Gorbachev agrees to bury Soviet Union President to let communist nation perish on Dec. 31

December 18, 1991|By Los Angeles Times

MOSCOW -- Soviet President Mikhail S. Gorbachev and Russian President Boris N. Yeltsin have agreed to bury the U.S.S.R. on New Year's Eve.

Mr. Gorbachev, finally yielding in his battle to preserve the crumbling Soviet Union, declared yesterday that he would accept the new Commonwealth of Independent States as its constitutional successor and said he was now working for an orderly transition.

Mr. Gorbachev later agreed with Mr. Yeltsin on dissolution of the central government's remaining ministries over the next two weeks so that the new commonwealth, which will probably include 10 of the remaining 12 Soviet republics, can come into formal existence Jan. 1.

"The presidents agreed that the process of transferring union structures to a new status must be completed by the end of this year," the Soviet news agency Tass reported after the two-hour Kremlin meeting. "By that time, some will be transferred to Russian jurisdiction, and others will be abolished."

On New Year's Eve, the hammer-and-sickle flag of revolutionary red that has flown for 74 years over the Kremlin will be lowered, marking the formal end to the Soviet era, said Pavel Voshchanov, Mr. Yeltsin's press secretary.

In its place will fly the Russian tricolor of white, blue and red as the Kremlin becomes the seat of the Russian government.

Mr. Gorbachev's decision to accept the commonwealth sealed the fate of the Soviet Union, for only his will power had kept it alive after Mr. Yeltsin's refusal to accept any but the weakest central government for a new union.

"If the Supreme Soviets declare for the Commonwealth of Independent States, I shall respect their decision," Mr. Gorbachev said, referring to the commonwealth agreement that republic legislatures, or Supreme Soviets, are now being asked to ratify.

Although he still advocated a "confederative state" to bind the Soviet Union's former republics together politically and economically, Mr. Gorbachev told some visiting statesmen, "As a politician, I cannot go against the current. I cannot oppose the attitudes of the Supreme Soviets."

Andrei S. Grachev, his press secretary, underscored the point, saying, "He is going in this way as he feels that it is in the national interest. He believes it necessary to avoid confrontation and assure an orderly transition from one kind of society to another. He sees this as his personal, political and constitutional duty."

Mr. Gorbachev's future role was left unresolved. Mr. Grachev said that Mr. Gorbachev would not accept a ceremonial position, even to head the new commonwealth; Mr. Yeltsin said he saw no role for Mr. Gorbachev. Speculation continued, however, that the two men would reach a compromise to retain Mr. Gorbachev's influence abroad for the new state.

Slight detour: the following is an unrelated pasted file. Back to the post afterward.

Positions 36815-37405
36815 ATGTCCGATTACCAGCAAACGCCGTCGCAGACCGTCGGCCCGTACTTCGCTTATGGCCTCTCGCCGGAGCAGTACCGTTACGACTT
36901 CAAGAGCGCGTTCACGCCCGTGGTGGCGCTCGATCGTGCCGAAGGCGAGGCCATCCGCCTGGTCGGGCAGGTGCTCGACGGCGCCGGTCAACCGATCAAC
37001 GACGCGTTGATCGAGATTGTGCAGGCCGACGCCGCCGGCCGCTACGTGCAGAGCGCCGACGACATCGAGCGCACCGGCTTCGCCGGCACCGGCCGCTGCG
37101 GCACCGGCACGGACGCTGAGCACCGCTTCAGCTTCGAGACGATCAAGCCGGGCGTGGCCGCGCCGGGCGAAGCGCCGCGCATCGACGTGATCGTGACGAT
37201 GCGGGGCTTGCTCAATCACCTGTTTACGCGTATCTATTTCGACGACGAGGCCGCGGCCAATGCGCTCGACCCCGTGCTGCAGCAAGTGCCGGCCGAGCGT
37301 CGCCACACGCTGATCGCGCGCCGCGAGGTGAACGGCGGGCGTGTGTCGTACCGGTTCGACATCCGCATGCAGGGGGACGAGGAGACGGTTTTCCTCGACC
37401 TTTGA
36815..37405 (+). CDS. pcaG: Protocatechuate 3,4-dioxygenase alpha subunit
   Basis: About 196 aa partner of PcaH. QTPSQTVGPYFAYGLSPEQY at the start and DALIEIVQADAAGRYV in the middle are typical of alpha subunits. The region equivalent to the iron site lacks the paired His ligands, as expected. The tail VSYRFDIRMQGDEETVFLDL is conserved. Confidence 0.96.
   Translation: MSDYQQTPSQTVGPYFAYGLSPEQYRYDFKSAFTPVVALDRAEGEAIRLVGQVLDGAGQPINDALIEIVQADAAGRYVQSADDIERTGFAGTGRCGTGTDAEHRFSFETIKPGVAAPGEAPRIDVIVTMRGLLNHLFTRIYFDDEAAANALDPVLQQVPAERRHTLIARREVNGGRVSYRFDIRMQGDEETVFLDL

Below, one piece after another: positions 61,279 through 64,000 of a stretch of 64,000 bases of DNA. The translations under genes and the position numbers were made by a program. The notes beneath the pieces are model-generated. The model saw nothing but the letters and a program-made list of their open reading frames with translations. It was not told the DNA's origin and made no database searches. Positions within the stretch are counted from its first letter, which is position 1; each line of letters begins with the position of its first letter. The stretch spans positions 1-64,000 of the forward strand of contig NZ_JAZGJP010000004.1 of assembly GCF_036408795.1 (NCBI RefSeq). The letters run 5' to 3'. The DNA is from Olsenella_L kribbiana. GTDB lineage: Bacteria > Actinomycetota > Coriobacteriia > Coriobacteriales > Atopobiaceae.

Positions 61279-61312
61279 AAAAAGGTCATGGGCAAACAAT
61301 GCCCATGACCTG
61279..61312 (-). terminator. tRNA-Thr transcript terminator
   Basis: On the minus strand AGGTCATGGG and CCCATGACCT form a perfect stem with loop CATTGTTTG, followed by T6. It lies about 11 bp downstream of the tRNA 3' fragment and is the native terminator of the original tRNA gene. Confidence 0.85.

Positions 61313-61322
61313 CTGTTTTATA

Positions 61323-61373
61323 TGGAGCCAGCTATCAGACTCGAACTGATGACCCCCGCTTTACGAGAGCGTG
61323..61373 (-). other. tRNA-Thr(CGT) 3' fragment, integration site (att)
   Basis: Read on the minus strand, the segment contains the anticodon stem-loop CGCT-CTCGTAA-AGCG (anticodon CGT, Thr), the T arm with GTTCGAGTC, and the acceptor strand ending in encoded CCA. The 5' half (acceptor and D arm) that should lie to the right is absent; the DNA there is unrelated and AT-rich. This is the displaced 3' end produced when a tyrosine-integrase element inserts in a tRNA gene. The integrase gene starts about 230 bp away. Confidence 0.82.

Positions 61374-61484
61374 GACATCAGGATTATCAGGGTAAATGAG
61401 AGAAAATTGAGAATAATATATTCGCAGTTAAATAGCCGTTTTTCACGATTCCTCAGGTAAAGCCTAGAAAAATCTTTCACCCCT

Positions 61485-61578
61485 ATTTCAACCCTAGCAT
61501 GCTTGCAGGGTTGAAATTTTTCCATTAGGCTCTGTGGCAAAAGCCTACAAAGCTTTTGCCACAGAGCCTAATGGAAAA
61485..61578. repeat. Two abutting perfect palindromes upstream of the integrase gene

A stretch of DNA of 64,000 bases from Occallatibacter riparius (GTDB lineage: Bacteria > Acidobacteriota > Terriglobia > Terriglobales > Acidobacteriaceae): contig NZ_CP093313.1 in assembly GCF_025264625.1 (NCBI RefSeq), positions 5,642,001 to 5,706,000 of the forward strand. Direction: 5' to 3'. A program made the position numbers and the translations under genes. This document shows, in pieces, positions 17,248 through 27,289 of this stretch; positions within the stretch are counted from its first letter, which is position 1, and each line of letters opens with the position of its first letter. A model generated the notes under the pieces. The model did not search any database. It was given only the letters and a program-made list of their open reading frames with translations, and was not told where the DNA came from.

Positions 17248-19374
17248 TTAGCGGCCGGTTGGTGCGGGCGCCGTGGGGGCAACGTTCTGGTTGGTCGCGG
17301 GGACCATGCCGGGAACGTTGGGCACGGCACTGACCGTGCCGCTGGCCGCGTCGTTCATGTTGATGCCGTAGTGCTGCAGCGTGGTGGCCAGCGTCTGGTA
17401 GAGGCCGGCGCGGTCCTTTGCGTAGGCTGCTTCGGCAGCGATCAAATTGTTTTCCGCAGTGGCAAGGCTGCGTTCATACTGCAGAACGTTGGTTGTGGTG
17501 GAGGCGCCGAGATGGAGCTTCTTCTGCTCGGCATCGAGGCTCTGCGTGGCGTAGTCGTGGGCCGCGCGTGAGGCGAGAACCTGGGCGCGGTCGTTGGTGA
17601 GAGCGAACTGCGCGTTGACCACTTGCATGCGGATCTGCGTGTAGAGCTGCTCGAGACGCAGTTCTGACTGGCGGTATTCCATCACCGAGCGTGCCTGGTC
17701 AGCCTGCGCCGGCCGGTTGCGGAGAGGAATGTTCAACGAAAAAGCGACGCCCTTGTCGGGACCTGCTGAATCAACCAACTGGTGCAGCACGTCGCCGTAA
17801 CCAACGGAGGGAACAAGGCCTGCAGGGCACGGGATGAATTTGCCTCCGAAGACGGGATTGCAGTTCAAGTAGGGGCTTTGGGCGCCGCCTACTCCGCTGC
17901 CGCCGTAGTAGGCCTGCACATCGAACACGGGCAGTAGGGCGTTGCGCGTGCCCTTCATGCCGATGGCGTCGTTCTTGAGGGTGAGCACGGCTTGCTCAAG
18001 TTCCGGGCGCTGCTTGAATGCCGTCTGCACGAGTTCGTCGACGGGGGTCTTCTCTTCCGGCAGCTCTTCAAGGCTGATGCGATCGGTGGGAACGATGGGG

Mr. Grachev said that Mr. Gorbachev would make a series of proposals to republic leaders Saturday in Alma-Ata, the capital of Kazakhstan in Central Asia, on ensuring an orderly transition, particularly on ways to try to prevent the country's total collapse into political and economic chaos.

Mr. Gorbachev would seek to ensure that the changes did not threaten the rest of the world and that "rigid control would be maintained over the nuclear potential," Mr. Grachev said, noting, "when these conditions are met, the president will deem his activities to be fulfilled."

Kazakhstan President Nursultan Nazarbayev said yesterday that his republic would not give up all nuclear weapons stationed there as long as nuclear arms remain in the Russian republic.

With U.S. Secretary of State James A. Baker III standing at his side, Mr. Nazarbayev called for total elimination of all nuclear weapons -- those of the United States, Kazakhstan, "everybody's."

Pending total nuclear disarmament, he said he was prepared to put all previously Soviet nuclear arms under a single military command, which would be responsible to the Council of Presidents of the emerging Commonwealth of Independent States.

But Mr. Nazarbayev disagreed with Mr. Yeltsin's assertion, after a meeting with Mr. Baker Monday, that Russia would remain a nuclear power "for the time being" while all weapons stationed in Ukraine, Byelarus and Kazakhstan would be destroyed.

The two republics plan to attend the meeting in Alma-Ata Saturday to expand the commonwealth from its present three members to nine, with the addition of the five Central Asian republics and Armenia. Mr. Yeltsin said he also expects Moldova to sign up before the end of the month.

A Kazakh spokesman said the commonwealth would be renamed to accommodate Asian republics and be called the Commonwealth of Euro-Asian Independent States.

Both Mr. Nazarbayev and Kirgizia President Askar Akayev requested U.S. diplomatic recognition of their independence, and both urged the United States to support their application for United Nations membership.

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